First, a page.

Tommy Tomlinson
Simon & Schuster (January 2019)

I just got back from WW, formerly known as ‘Weight Watchers’ but now marketed as a wellness workshop. I tell people that over the last ten years I have gained and lost the same 35 pounds twice. And I don’t ever intend to do so again. There are many reasons for my weight gain. I went through menopause–that’s a big one. I live with chronic pain–that’s another. (Because when fatigue sets in and muscles ache, a good ol’ shot of endorphins, released by the pleasure that is all things carbolicious, makes everything hurt just a little less.) Life got rough. Real rough. And I discovered the true meaning of that phrase “comfort food”.

In his new weight loss memoir, Tommy Tomlinson looks at his life and tries to figure out, first of all, how he came to be 460 pounds, and, secondly, how to lose that weight. He writes about his childhood, growing up in a working class home in Georgia, where food was a way to show love and where even though his parents no longer labored in the field, sharecropping, the food they ate was didn’t reflect the change in their lifestyle. He writes about food being a way to connect, a way to feel like you belong–how nothing says bonding like a night of beer and fast food with college buddies. And then there was his career as a sports journalist, where deadlines meant fast-food instead of healthy eating and sedentary days spent writing meant he burned off too few of those fast-food calories.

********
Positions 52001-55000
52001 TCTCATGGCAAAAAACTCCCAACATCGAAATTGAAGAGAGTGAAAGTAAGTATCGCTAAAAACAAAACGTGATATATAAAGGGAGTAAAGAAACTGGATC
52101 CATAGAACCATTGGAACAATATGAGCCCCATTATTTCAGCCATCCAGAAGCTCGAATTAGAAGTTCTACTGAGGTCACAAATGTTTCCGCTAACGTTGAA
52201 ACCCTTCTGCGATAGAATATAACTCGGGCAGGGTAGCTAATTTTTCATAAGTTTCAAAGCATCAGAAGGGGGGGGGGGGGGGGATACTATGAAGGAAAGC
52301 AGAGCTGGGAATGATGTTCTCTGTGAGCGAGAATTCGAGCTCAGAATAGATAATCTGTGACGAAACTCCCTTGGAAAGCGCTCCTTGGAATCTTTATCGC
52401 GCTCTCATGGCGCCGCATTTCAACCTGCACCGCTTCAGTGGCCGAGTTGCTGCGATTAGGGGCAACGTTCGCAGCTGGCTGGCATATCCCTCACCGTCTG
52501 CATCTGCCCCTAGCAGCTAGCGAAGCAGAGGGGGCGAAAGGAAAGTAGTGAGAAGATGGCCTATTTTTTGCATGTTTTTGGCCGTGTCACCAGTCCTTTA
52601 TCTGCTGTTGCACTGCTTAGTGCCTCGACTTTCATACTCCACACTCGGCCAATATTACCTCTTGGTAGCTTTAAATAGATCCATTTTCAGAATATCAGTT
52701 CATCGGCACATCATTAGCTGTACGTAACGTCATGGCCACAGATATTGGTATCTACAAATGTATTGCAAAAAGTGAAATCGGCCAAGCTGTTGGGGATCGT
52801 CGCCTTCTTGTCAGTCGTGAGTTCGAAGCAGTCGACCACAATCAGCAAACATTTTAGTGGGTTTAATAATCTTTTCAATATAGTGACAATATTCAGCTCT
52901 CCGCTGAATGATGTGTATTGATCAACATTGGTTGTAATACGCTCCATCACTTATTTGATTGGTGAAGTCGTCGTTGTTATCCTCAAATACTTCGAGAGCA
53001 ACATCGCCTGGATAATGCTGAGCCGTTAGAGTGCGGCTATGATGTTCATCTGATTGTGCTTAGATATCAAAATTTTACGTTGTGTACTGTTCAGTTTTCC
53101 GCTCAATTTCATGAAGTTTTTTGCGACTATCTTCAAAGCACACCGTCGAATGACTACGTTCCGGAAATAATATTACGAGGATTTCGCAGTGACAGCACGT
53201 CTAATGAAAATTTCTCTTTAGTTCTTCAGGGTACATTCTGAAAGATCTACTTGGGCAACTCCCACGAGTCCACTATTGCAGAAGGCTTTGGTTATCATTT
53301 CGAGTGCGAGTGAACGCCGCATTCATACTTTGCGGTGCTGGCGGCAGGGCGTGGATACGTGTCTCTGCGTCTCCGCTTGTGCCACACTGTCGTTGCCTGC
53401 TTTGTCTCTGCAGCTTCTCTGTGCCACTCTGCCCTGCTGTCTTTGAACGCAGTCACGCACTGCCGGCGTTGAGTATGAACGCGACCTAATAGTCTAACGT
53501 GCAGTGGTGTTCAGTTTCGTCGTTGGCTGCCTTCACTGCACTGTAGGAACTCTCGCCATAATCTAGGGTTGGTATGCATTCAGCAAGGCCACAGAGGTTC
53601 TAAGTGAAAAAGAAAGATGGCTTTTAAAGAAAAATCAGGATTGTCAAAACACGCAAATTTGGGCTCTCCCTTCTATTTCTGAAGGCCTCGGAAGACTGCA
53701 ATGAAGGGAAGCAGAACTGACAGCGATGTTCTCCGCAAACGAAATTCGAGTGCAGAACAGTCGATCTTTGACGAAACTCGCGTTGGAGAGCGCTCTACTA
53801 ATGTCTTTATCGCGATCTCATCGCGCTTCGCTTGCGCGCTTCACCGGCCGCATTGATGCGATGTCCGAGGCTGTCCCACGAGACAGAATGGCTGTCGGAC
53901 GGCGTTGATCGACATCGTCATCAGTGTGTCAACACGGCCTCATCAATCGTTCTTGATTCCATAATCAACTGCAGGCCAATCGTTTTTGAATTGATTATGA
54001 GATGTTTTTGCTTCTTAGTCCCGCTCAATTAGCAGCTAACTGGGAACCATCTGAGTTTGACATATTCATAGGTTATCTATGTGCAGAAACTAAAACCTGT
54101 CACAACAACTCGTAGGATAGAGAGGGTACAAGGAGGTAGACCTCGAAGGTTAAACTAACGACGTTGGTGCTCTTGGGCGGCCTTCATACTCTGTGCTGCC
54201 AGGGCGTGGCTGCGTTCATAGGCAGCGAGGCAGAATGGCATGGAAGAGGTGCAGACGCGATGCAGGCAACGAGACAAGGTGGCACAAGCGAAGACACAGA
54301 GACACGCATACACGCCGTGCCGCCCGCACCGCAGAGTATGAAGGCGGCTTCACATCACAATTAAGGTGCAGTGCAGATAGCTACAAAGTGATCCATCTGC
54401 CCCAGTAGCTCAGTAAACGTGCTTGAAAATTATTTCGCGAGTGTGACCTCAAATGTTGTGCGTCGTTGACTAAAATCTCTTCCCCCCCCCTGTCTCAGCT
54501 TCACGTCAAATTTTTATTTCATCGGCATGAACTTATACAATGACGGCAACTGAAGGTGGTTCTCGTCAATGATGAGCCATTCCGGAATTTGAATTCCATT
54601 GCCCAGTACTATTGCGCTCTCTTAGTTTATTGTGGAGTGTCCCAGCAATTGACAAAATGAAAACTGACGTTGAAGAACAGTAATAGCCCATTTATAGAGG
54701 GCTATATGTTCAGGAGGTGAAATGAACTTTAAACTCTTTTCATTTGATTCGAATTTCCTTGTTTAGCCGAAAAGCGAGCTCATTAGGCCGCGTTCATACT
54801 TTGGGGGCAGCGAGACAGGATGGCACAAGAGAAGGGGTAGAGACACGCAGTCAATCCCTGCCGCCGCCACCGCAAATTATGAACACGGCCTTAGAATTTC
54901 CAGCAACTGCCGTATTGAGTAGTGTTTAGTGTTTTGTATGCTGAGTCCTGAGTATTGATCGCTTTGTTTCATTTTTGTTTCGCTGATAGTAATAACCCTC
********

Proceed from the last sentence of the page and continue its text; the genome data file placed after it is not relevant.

So for the most part, as pretty standard memoir of weight gain. But where Tomlinson provided a unique perspective was in his quest to figure out why he couldn’t lose the weight. Why few programs or diet plans worked for him. Why, no matter how firm his resolve, after a few weeks counting calories, he would revert to old habits. And so he turned inward.